Dedication, hard work and effort
can still pay off in todays quick fix lottery addicted, burger bar, and
fast food culture.
Peter Ebdon a player, who was
accused earlier in the season, of being "a banger, with no idea of where the
cue ball would finish". By one of his fellow professionals, has won the
ultimate prize in snooker and has secured a slice of immortality, after 17 days
of gruelling competition in Sheffield.
Ebdon survived a nail-biting
semi-final against the gallant Mathew Stevens of North Wales to book a final
place against the in form Stephen Hendry who had sent home Ronnie
OSullivan in an equally thrilling semi-final.
Stephen Hendry knocked in a
phenomenal number of century breaks throughout the tournament and at times
The tournament was full of high
quality matches played for the most part in tremendous spirit, what a credit to
the game this championship was.
Ronnie OSullivan clearly
needed to inject some needle into his semi-final encounter with Mr Hendry and
so played a card reminiscent of a boxing contest by criticising his opponent
prior to the start of the match. This breach of etiquette seemed to galvanise
Stephen Hendry and in its way seemed to contribute to the downfall of the
Returning to the final, Peter
Ebdon appeared to have lost his chance to win when he missed an ordinarily
routine black ball with the scores on 17-16 to him, to be fair Stephen cleared
the table and set up a deciding frame, sudden death situation. This was of
course tailor made for the television audience, it couldnt have worked
out better if a Hollywood filmmaker had scripted it.
Inevitably the subject of
Peters missed black bears closer investigation, how many of us have made
a similar mistake at club level and continued to play badly, unable to shrug
off the mistake we had recently made due to our belief that we had let the team
and ourselves down. Imagine this magnified by the television cameras, the
Crucible audience and the title and prize money that it caries. What a
courageous thing to come out for the next and deciding frame and play to win as
though nothing untoward had happened.
During the LG Cup, I wrote that
I believed that Peter Ebdon had much to offer the snooker circuit and that his
previous outbursts at critical points of matches were not meant as
disrespectful to his opponents or indeed the game itself. Peter has, I feel
demonstrated the utmost commitment to the game and his supporters by
controlling himself under the greatest pressure that the game can produce. A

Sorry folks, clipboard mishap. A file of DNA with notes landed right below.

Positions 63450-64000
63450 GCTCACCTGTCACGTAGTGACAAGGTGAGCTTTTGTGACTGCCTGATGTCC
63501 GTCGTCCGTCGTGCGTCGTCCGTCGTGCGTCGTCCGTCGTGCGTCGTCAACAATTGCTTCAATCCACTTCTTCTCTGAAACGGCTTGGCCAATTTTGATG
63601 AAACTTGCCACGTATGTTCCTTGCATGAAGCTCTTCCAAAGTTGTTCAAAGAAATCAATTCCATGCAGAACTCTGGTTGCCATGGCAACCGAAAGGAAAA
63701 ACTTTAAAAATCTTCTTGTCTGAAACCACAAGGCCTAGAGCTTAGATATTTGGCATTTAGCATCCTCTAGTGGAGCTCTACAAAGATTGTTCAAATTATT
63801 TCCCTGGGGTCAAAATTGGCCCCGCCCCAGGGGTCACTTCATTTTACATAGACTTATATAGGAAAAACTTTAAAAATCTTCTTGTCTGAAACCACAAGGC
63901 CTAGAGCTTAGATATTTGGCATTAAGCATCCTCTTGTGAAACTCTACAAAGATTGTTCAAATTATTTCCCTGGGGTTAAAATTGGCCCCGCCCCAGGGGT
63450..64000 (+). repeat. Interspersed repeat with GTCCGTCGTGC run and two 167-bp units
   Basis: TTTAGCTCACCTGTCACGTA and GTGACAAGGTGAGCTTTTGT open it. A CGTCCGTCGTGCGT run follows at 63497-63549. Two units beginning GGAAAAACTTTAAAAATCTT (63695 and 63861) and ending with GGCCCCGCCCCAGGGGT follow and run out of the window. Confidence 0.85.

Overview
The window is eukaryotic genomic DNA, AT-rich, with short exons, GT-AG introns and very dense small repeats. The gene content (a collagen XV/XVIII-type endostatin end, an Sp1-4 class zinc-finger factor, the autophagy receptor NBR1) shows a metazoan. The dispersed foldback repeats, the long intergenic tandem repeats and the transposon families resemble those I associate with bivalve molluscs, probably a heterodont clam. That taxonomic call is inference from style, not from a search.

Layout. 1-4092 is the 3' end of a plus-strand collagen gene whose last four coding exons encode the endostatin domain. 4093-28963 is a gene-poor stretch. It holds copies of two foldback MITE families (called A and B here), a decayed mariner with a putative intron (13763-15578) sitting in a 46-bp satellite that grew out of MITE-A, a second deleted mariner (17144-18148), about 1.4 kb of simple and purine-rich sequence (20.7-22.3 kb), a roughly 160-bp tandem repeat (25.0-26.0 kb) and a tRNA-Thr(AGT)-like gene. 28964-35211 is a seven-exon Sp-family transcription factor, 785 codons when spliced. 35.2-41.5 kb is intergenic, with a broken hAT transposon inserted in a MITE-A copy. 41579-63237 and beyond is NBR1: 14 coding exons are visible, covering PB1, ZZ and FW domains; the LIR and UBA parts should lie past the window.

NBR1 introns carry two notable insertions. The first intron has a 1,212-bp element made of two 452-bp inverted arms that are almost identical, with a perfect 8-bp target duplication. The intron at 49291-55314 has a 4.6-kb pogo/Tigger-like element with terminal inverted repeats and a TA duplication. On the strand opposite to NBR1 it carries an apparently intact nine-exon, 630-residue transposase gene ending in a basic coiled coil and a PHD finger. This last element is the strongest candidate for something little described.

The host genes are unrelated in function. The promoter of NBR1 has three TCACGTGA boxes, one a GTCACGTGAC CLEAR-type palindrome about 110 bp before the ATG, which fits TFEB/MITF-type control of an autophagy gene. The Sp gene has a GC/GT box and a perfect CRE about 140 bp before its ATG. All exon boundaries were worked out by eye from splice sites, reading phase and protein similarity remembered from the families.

Crucible final against the "best player ever to pick up a cue" as Dennis Taylor
describes him, Peter has emerged as arguably the most committed player ever to
pick up a cue.
Having said all this we must
spare a thought for the runner up, Stephen Hendry, he also mounted a tremendous
tilt at the trophy and came away, as far as he looks at it with nothing. I do
not agree with his feelings in this matter, I hope that he made new fans and
gained additional respect from all who watch and take part in snooker. To mount
such a sustained challenge was nothing short of miraculous. Nine finals, it
goes without saying is a record in itself, good luck to Stephen for the coming
season and who knows his managers prediction, made in 1987 may yet come true
that Stephen could go on to win ten Embassy World Championships with this level
of dedication and ability.
When you look back over the past
twenty years, the list of champions names is I think surprisingly short
Peter Ebdon, Ronnie
OSullivan, Mark Williams, John Higgins, Ken Doherty, Stephen Hendry, John
Parrott, Steve Davis, Joe Johnson, Dennis Taylor and Alex Higgins. Of these
eleven men, not many have competed in more than two finals so Steve Davis and
Stephen Hendry are still streets ahead. I look forward to the coming years,
hoping to see either Ronnie OSullivan or John Higgins win another World
Championship, they will no doubt have keen competition from the likes of Mathew
Stevens and Stephen Lee.
Comparisons have been made
between this and the 1985 final between Davis and Taylor. Another final, and
the circumstances around it bears looking at. In terms of character, the return
and triumph in the final of John Parrott, a man whose first final was an
emotionally draining drubbing by Steve Davis, he returned in 1991 to triumph
over the man in form at the time Jimmy White. That showed real grit and
Finally, from an English
fans point of view, it was nice that back to back English players have
won the title, not since Steve Davis and Joe Johnson has this happened, maybe
next year an overseas player will win again. To me this is long overdue but we
will enjoy this success, while it lasts.